Car accidents are often incredibly serious and traumatic. A seemingly minor mistake behind the wheel can have devastating consequences such as severe or even fatal injuries. While collisions are still a common and unfortunate reality, new car safety features can reduce one’s likelihood of getting into a significant accident.
Through the decades, manufacturers have implemented safety features in cars that have prevented numerous deaths. The National Highway Traffic Safety Administration (NHTSA) estimates that cars manufactured in 2012 have a 56% lower fatality risk than vehicles from the late 1950s. Some of the critical safety features that have become common since the 1950s include airbags, electronic stability control, and backup cameras.
Of course, newer vehicles include many more safety features that can mitigate your risk of suffering a severe crash. Here are some of the most protective and effective vehicle safety features.
Lane-Keep Assists and Departure Warnings
Drifting out of your lane can cause a life-changing accident, and it only takes a moment to accidentally shift into an occupied lane. Fortunately, many new vehicles come with lane-departure warnings and lane-keep assist technology to reduce this risk.
Lane-departure warnings (LDW) use sensors or cameras to monitor your vehicle’s position within a lane. If you begin to drift into another lane of traffic, the LDW will shine a warning light or make a sound to alert you that you’re exiting your designated lane. Additionally, your vehicle may alert you haptically through a vibration in your driver’s seat or steering wheel.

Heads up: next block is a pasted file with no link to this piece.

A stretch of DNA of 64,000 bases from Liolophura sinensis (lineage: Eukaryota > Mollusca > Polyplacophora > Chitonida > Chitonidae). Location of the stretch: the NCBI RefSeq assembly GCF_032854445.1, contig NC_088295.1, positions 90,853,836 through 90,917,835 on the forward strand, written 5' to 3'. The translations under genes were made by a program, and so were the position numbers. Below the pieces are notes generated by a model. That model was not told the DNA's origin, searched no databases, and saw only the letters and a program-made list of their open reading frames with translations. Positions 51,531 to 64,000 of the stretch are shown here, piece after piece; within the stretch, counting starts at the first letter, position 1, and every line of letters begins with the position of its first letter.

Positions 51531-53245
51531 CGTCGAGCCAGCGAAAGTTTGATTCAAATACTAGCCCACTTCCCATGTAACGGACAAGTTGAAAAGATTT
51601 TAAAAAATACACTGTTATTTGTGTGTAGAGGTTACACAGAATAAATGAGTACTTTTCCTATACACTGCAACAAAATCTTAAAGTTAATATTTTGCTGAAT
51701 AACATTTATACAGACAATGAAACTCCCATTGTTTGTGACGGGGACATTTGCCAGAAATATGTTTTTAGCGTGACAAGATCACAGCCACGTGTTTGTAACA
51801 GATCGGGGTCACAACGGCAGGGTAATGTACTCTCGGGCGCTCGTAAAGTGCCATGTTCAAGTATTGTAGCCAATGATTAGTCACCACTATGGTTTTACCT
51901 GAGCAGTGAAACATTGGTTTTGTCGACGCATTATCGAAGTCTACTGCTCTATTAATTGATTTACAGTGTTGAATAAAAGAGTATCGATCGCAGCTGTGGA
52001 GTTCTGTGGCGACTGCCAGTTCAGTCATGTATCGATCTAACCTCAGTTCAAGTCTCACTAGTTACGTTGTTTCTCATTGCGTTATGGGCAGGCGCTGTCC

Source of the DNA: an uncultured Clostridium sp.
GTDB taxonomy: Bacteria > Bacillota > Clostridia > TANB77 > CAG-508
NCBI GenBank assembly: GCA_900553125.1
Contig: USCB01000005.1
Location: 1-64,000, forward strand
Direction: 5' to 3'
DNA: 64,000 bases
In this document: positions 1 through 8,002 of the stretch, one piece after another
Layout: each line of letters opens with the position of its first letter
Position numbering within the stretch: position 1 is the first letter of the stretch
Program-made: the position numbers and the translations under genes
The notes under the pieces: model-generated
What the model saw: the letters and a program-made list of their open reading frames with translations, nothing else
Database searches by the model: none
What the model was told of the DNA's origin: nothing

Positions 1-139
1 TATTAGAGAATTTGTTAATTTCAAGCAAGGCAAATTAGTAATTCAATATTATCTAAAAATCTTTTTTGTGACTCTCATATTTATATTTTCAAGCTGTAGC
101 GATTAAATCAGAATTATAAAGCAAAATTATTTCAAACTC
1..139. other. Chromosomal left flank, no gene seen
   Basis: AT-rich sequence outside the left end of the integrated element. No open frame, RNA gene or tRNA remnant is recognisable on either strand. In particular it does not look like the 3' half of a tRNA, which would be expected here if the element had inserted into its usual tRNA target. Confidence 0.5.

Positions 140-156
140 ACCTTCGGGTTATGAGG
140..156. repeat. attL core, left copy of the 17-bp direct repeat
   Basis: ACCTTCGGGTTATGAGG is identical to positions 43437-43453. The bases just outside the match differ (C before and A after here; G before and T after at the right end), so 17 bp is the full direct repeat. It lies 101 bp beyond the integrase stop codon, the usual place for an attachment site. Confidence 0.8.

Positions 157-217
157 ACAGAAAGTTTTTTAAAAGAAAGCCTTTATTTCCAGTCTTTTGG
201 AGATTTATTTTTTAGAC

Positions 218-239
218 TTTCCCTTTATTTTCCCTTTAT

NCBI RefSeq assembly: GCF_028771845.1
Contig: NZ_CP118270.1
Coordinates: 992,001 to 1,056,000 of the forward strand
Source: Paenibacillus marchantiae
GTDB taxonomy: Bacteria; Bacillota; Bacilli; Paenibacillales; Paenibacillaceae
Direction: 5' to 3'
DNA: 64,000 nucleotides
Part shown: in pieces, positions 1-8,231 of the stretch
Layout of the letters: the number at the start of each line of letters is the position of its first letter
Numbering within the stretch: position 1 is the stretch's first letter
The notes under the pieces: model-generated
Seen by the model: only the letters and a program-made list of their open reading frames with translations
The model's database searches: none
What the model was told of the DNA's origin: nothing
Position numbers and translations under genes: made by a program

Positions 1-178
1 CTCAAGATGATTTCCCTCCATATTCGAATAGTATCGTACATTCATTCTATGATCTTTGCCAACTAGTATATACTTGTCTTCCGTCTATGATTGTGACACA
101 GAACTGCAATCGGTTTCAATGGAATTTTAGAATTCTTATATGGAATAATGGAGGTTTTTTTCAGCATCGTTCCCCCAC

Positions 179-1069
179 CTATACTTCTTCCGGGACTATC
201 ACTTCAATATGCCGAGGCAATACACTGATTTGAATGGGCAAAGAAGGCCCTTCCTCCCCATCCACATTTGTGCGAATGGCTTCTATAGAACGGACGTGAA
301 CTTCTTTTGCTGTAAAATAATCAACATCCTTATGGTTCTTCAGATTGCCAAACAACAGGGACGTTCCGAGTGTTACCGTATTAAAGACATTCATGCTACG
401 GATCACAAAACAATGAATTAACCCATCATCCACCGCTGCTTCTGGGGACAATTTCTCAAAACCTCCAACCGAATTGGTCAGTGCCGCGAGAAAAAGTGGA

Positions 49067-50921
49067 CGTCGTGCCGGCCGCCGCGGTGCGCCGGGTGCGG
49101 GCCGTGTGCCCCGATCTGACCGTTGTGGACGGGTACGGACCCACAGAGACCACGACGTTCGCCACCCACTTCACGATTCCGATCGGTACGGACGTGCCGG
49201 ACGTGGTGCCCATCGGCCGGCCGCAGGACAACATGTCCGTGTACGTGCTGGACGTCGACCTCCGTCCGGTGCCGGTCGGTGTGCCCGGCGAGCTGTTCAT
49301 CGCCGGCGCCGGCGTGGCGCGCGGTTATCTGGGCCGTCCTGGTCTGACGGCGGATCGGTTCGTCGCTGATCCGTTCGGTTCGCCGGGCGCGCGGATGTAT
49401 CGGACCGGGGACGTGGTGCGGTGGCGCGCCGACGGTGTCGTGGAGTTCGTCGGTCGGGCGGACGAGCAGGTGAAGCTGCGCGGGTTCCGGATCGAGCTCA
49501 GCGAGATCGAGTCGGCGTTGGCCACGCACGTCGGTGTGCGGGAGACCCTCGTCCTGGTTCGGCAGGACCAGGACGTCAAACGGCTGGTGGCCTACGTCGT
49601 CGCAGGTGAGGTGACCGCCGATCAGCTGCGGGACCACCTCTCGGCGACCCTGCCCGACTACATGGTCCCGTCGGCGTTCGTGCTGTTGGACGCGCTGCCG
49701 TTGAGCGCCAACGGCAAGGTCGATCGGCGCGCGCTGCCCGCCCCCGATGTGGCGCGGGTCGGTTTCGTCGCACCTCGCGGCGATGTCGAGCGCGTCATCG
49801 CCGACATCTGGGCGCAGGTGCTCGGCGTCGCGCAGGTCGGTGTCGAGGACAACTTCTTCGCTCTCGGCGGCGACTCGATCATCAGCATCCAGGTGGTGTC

While lane-departure warnings alert you, lane-keep assist makes automatic corrections to ensure you don’t leave your lane by mistake. This technology can make your ride safer, but it’s far from perfect. Depending on your vehicle, your lane-keep assist may struggle to adjust your vehicle in inclement weather or when you drive on poorly marked or uneven roads.
Regardless of whether or not your car features lane-keep assists or departure warnings, you must always stay alert at the wheel and avoid drifting out of your lane.
It’s common knowledge that checking your blind spot is essential for avoiding collisions, as side-view mirrors usually have limitations in revealing adjacent vehicles. While it’s important to check your blind spot before merging, taking your eyes off the road ahead is also dangerous.
For that reason, many new vehicles are equipped with blind-spot monitoring. This technology enables you to check your blind spot without taking your eyes off the road ahead.
Blind-spot monitoring utilizes sensors to detect cars residing in this critical area. If a car is in your blind spot when you turn on your blinker, your vehicle will display a warning light or emit a sound informing you of the hazard. Some vehicles feature blind-spot monitoring systems that will even self-correct if you attempt to merge into an adjacent driver, preventing you from crashing.
Like with lane-keep assist and departure warnings, these features are not perfect, so it’s still critical that you practice caution when merging.
Forward-collision warning technology can help mitigate your risk of hitting approaching vehicles, objects, or pedestrians. The system utilizes cameras, sensors, and lasers to detect the road ahead and will warn you if you approach a potential hazard too quickly.